Companies developing LLMs should be held liable for the damages caused by them!

Ask yourself: would you board an airplane knowing that half of its engineers believe there is a 10% chance of a catastrophic failure? This is the reality in the AI landscape right now, where 50% of AI researchers believe that there is a 10% or more chance that AI will lead to human extinction, due to our potential inability to control it. With some researchers even going as far as comparing AI with nukes by saying “What nukes are to the physical world, AI is to the virtual and symbolic world” (Yuval Harari), this begs the question: are we currently on the right track of AI development?

The invention of ‘Transformer’ marked a turning point in AI evolution, leading to the emergence of Large Language Models (LLMs) at the forefront of this technological advance. A LLM is not just any AI system, it is a sophisticated AI capable of ‘understanding’ and generating human-like text across a wide range of domains. However the definition of “language” in this context goes beyond just text or speech. Everything from the code that powers websites to the music we enjoy can be seen as a form of language. This means that LLMs can be used for pretty much anything, as they leverage transformer technology to interpret and generate not just textual content but also generate music, programming and even creating art, thereby blurring the lines between traditional disciplines. 

This convergence has led to exponential advancements in AI capabilities as most research is now focused on LLMs. On one hand, this merger promises to redefine industries, supercharge research and tackle some of the most complex challenges humanity faces. On the other hand, LLMs have the power to sway public opinion, fabricate narratives and manipulate information. Reflecting on the parallel drawn between AI and nuclear technology, it becomes apparent that while laws and regulations have been established to mitigate the risks associated with nuclear weapons, a comparable framework is largely absent for AI, particularly its recently emerged and biggest technology, LLMs. In this article, we aim to argue that companies developing LLMs should be held liable for the damages caused by them.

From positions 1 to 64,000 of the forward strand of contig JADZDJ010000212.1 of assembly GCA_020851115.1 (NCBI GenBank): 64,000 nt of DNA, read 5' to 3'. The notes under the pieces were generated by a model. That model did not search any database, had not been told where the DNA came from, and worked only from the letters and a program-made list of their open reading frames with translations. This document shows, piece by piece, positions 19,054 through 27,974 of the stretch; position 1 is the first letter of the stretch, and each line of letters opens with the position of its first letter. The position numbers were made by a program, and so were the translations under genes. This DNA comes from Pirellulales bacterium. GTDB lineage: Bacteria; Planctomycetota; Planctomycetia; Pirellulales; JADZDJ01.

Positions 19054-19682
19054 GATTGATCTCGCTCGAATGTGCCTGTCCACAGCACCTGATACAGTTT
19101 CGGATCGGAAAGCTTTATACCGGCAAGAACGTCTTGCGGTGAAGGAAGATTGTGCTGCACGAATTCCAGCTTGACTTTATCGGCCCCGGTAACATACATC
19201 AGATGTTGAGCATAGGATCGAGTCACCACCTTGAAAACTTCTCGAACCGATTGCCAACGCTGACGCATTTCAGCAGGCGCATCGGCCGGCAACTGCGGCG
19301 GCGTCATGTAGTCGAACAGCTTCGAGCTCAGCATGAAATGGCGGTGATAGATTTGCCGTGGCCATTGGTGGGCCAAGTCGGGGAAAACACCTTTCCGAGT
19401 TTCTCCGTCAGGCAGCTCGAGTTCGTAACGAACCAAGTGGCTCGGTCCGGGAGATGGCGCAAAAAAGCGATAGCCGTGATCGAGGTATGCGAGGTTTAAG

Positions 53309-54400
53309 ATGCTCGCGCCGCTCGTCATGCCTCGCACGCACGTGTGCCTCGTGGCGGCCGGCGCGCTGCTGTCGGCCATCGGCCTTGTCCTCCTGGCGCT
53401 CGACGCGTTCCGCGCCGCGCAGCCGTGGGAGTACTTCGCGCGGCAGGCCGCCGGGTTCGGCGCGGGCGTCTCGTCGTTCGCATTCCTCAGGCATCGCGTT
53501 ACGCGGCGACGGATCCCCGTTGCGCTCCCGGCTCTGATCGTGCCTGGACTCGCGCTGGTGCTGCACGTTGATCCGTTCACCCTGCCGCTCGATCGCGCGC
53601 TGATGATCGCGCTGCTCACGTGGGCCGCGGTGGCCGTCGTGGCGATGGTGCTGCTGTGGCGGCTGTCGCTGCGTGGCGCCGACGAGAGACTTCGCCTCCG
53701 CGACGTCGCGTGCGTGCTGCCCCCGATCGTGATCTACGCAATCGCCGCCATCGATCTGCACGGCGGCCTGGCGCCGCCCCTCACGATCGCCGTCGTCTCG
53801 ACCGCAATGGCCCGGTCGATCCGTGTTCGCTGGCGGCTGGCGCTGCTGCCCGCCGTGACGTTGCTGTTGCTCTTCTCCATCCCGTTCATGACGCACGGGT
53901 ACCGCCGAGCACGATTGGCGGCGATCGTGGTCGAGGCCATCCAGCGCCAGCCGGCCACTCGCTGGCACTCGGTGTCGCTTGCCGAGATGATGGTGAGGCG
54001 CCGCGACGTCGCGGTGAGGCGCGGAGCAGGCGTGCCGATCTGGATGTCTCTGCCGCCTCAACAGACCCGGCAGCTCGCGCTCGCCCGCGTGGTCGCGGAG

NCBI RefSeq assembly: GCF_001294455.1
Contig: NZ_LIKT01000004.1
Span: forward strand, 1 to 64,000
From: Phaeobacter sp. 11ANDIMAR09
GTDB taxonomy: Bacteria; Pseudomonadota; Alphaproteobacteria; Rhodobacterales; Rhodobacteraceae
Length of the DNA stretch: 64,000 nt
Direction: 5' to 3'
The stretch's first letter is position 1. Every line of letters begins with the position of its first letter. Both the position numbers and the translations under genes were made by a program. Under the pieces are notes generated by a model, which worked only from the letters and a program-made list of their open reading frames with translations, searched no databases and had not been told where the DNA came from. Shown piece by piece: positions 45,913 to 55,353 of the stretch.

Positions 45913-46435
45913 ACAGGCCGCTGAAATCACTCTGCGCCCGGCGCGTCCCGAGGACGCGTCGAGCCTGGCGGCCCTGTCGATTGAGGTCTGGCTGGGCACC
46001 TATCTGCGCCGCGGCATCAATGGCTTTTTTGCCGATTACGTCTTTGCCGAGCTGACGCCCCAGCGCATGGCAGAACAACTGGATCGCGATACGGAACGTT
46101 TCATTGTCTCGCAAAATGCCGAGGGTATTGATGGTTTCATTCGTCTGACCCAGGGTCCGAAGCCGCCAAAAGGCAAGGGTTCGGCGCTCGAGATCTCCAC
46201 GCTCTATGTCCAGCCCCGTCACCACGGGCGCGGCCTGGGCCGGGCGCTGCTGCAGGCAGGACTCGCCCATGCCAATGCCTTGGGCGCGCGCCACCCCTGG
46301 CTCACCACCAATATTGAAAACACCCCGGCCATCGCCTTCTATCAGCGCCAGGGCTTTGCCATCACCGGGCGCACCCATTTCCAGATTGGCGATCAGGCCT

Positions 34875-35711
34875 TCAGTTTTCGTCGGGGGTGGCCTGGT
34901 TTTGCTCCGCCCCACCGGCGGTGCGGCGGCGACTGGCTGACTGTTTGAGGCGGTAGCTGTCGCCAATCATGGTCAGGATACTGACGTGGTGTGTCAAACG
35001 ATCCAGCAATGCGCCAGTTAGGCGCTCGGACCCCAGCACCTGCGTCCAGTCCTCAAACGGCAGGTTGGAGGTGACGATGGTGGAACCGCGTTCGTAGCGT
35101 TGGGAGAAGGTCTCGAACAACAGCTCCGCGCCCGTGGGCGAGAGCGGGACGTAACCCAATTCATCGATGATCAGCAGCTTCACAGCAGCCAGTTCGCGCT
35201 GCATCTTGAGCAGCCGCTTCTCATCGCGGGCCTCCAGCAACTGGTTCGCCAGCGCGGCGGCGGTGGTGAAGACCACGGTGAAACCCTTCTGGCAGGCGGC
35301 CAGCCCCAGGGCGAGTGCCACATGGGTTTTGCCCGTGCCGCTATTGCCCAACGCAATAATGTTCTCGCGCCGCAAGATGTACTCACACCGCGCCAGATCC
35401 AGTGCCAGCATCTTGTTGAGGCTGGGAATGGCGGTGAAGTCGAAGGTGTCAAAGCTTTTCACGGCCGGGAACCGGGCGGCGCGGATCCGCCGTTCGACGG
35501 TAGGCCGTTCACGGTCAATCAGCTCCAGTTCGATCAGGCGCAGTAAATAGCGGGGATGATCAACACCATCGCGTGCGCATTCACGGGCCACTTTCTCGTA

The Dangers of LLMs

A major concern with LLMs lies in their capacity for misuse, particularly as their abilities extend into creating deepfakes and facilitating surveillance. For instance, the emergence of deepfakes shows the risks of misinformation and identity fraud. An LLM only needs a three-second audio clip to replicate a person’s voice, thereby creating scenarios where people are deceived by highly realistic synthetic reproductions of loved ones or public figures. Another example is AI-enabled surveillance technologies, which can discern an individual’s location and posture using basic Wi-Fi signals, highlighting the potential risks of privacy invasion. Moreover, LLMs possess the capability to both craft and comprehend programs aimed at breaching digital security, potentially leading to consequences that extend far beyond mere privacy violations.

This growth has been exponential and in many cases unpredictable, leading to emergent behaviors that developers themselves did not foreseeAn LLM has the capability to independently improve their performance through self-training which introduces a new level of complexity and unpredictability in AI behavior. This self-improvement capability, while a remarkable progress in AI, also signifies a leap into the unknown, where the control and predictability of AI systems become increasingly challenging.

Another significant concern is the inherent bias in LLMs. These biases are a reflection of unforeseen bias of the data they are trained on, which can lead to discriminatory outcomes as seen in various instances of racial and gender bias in facial recognition technology. The implications of such biases are profound affecting everything from job hiring processes to law enforcement and raise fundamental ethical questions about the fairness and equity of LLM applications.

The incredible speed of advancement of LLMs has significantly outpaced the necessary development of regulatory frameworks capable of overseeing their deployment. Unlike the pharmaceutical or aviation industries where the release of new products is governed by strict safety standards, the AI field largely operates in a regulatory vacuum. This lack of governance leaves companies in a grey area, often adopting a “move fast and break things” ethos where the emphasis lies in innovation and market dominance, but not safety or ethical considerations. The need for comprehensive and enforceable standards is critical. Not only to address the current challenges but also to anticipate and mitigate future risks.

The race for power